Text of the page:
The founder of Italian Association for Ukrainian Studies, President of the Italian Association of Slavists, Professor of the University of Florence Marcello Garzaniti has recently arrived in Kyiv, in order to take part in the 8th International Congress of Ukrainianists. Incidentally, as a result of the congress Professor of Lingual Studies of Institute of Slavic Studies of Vienna University Dr. Michael Moser was elected the new president of the International Association for Ukrainian Studies. After the congress Garzaniti found time to talk to Ukrainian audience. Kyiv-based bookstore Ye held a discussion “Ukrainian Culture as Seen by Italians: the Slavic World from the Apennine Perspective,” which was also attended by postgraduate student of the University of Florence Marco Puleri and journalist and translator Olha Tokariuk.
Marcello Garzaniti has launched his newest book GLI SLAVI Storia, culture e lingue dalle origini ai nostri giorni (Slavs: History, culture, and languages from the beginning till nowadays), which has recently been published in Italy, and shared his ideas concerning the prospect of Ukrainian studies in Italy. It turned out that he sees the mission of Ukrainian studies above all as a means to explain to Italians the common features and disparities in the history and cultures of the peoples, which belong to Slavic ethno-lingual group. For example, Prof. Garzaniti admits, in Italy and in the West on the whole, far from everyone understands the fact that Ukrainians, Belarusians, and Russians are totally different peoples, although they are close. Marcello Garzaniti told The Day about the interpretation of Ukrainian history by European scholars and the impact this process has on present-day reality.
Mr. Garzaniti, why when speaking, for example, about Ukrainians and Belarusians, we often use the notion “Slavs,” however we rarely call Swedes, Germans, and Danish people Germans, or Uzbeks, Kazakhs, and Tatars – Turks? Is it important to make an emphasis on the notion “Slavs,” when Ukrainians, for example, have undergone a considerable influence of other, non-Slavic cultures?
“On the one hand, I could partially disprove what you have just said. In fact, in West European universities courses of Italian language and literature are mostly located at the department of Romance languages, and some of them even have departments of German language and literature. The understanding that separate nations and peoples in Europe developed within larger ethnic groups is not strange to European culture.
“On the other hand, Slavic languages, in particular, Ukrainian and Russian, are closer to each other than, say, German to English. This is explained by the fact that the process of differentiation in the Slavic world started much later than in Romance or German worlds. At the same time, I must emphasize, it is developing much faster. At the moment we are at the transitional stage of history, when we can see how fast this process is, and it is wonderful that we have such an opportunity.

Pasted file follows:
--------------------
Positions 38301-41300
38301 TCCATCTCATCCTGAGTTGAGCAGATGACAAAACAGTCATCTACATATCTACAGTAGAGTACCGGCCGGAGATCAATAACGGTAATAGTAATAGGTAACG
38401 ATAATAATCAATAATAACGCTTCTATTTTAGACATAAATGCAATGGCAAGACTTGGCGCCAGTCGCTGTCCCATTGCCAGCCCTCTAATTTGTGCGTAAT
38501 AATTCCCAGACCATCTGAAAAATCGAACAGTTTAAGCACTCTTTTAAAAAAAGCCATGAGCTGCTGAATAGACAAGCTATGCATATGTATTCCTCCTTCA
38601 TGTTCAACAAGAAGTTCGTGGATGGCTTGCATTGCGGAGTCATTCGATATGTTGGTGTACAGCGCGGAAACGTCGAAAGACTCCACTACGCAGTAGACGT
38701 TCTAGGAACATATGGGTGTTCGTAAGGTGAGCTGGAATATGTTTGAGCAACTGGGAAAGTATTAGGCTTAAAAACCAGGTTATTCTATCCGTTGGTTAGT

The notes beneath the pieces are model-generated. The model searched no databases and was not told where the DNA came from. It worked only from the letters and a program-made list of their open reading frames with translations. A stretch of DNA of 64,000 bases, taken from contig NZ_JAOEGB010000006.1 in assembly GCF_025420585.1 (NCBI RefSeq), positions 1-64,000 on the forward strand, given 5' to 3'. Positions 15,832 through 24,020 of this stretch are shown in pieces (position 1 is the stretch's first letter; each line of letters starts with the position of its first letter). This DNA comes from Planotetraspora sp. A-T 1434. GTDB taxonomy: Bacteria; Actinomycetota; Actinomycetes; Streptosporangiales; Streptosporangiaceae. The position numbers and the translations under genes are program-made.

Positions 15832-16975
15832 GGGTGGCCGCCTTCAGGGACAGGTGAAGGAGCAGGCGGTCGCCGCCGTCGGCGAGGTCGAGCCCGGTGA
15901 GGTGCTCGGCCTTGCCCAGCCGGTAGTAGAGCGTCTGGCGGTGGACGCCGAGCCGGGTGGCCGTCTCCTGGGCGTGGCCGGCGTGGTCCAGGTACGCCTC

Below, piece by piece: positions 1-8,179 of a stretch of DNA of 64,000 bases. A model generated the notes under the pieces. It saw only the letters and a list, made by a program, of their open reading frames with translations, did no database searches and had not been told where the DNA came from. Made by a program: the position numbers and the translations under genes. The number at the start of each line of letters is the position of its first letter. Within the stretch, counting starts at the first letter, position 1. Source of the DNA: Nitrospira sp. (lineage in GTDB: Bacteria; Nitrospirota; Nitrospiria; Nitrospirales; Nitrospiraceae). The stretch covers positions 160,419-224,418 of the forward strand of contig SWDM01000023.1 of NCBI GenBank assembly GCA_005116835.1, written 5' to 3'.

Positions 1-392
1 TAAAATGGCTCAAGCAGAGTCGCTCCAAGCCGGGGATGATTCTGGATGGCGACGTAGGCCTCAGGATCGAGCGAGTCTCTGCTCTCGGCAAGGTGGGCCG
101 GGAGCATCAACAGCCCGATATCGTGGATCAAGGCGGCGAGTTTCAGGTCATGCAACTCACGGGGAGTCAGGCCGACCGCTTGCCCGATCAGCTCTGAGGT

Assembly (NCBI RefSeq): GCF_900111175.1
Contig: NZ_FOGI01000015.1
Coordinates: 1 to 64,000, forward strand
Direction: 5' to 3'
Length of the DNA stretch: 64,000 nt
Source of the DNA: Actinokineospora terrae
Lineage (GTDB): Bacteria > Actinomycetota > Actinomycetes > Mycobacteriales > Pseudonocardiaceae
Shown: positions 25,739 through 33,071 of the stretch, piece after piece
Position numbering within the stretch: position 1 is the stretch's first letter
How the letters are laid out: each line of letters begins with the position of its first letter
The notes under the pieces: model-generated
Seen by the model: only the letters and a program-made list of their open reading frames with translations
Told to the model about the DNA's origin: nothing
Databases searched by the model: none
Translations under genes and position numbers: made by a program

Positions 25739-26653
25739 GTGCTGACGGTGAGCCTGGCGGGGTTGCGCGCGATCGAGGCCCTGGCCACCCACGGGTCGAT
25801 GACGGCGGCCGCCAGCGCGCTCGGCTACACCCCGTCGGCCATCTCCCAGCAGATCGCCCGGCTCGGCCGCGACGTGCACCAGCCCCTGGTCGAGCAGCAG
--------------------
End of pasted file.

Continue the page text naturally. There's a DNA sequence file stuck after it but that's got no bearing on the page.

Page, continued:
“On the other hand, it has a special influence on the minds of people: they used to associate themselves with a single society, and now they have to think within the context of this differentiation. Let’s recall what was happening after Yugoslavia split: people of Serb-Croatian origin had to choose their identity. Such examples abound in history. So, the Milos family included a famous Lithuanian poet Oscar Milosz (Oskaras Milasius) and famous Polish poet Czeslaw Milosz.
“Doubtlessly, identity is what you can choose, but, it seems to me, you should not totally refuse from the identity of your ancestors, because everyone is a bearer of certain historical heritage. We must respect this process of differentiation and provide equal conditions for all identities. In Ukraine, this problem might have even a more delicate character than in other European countries, for the geopolitical situation plays an important role here. By the way, Italy has had no less dangerous and no less delicate transitional periods.”
At the moment an “extramural” struggle for the title of the successor of Kyivan Rus’ is going on between Ukraine and Russia. It often acquires a bright political coloring. What is your standpoint on this question?
“I think the polemics about the heritage of Kyivan Rus’ is taking place not without a reason: after all, it will only enrich the history of science. In this question I agree with my colleague Oleksii Tolochko. The fact that different historic schools (Ukrainian and Russian) are studying the topic of Kyivan Rus’ will help understand this heritage better. I think each of them will for a long time stick to its own opinion. Such situation is absolutely normal and typical not only of your region. At the moment European historians are actively disputing on what the new canon of European history should be. For example, the topic of World War II in German, Polish, and Russian textbooks is highlighted absolutely differently. What can we say about Ukraine?